This is the first Pikmin game I have ever played and seen more than 5 minutes of. The gameplay was actually fairly simple. You pluck pikmin, you command them, and you use them to obtain your goals whether it be grabbing food, building bridges, taking down walls, or attacking monsters.

It’s a simple game with some complexities. In order to keep playing you need to bring food to your ship, but you can build a stock of supplies that let you play for days without worry. The “day” still ends at sunset (or when you hit “End Day”), but you only need to have control of your pikmin (or you can just leave them). Also, since you eventually have control of 3 characters, some puzzles require you to effectively use them. This generally means use one to toss another or two (Four Swords style) and then give them Pikmin to perform their task (possibly throwing them again).

Monsters have different weaknesses

Monsters have different weaknesses

Sometimes it’s best to plan your day with which and how many pikmin to bring. The more you play, the better you can plan your day. This is where the Gamepad shines as it works as an overhead map and makes it easy to plan and see where everything under your control is located. I’ve also noticed that if you return to the same location day after day, the monsters you defeated stay defeated. I think they only return once you change locations. So that’s a subject of strategy as well as keeping the game interesting. The rule stay about the same for everything. Whatever you have done will stay done, even a boss’ health, giving a greater meaning to your actions.

Currently, my only complaint is the ironic AI. The pikmin are sometimes smart enough to know where something goes before you, but they are not smart enough to avoid jumping into water? There was one occasion I dispersed them so as to properly assign them, but the Red group decided to jump into the water with no hopes of getting out. Occasions like this was when I generally restarted the day.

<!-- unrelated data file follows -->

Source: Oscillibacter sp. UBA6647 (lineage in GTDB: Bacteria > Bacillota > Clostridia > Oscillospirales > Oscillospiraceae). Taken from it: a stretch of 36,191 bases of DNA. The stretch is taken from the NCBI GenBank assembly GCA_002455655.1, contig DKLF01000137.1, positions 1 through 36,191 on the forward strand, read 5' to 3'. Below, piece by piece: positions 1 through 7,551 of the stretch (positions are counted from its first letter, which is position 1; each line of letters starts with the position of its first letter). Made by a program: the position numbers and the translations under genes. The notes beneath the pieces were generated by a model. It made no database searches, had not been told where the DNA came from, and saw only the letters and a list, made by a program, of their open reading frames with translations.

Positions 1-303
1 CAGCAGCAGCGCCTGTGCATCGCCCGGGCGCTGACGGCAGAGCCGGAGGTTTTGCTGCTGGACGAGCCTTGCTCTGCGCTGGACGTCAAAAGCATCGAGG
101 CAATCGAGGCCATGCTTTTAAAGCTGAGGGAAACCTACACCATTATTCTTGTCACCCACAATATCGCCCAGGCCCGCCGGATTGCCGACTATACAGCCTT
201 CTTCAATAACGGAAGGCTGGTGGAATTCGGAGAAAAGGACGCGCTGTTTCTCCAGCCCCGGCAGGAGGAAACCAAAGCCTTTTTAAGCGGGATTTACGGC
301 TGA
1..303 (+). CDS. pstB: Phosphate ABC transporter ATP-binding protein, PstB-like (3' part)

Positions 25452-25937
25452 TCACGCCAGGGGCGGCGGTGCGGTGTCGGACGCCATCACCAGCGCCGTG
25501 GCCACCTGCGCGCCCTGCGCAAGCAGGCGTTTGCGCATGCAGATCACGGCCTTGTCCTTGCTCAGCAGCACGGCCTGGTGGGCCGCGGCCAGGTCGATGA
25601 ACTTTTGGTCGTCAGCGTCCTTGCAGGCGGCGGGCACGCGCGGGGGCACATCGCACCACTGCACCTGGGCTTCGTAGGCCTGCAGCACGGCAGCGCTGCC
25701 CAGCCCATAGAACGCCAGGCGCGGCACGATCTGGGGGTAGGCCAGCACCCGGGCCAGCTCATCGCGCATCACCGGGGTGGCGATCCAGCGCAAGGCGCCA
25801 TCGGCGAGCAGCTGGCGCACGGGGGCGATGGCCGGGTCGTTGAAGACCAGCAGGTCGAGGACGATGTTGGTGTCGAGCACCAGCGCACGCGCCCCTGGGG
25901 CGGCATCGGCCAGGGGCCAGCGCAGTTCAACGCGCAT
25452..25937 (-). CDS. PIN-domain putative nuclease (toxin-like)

Treasure hunting

Treasure hunting

Besides Story Mode, there is Mission Mode and Bingo Battle. Mission mode is a collection of mini levels you do within a certain time limit like 8-12 minutes. Inside, you have the option to hunt for Treasure, Battle Enemies, and Boss Battles. These modes can be done alone or co-operatively. They can be a source of a good time and receives DLC (most you have to pay for, but there are a couple free levels).

The Bingo Battle is a versus option in multiplayer. It appears that it can play with up to 4 as there is a 2 v 2 option, but I have yet to test that out. It is a bit interesting as each player has his own set of pikmin and uses them to obtain certain items to get a “bingo”. There is only one of some items or enemies, so blocking the other person’s bingo is a legitimate strategy. It lets you play with the Pikmin formula a little while having some fun with a friend. You also have some control over how many pikmin you begin with so that can be a little handicap for newer players.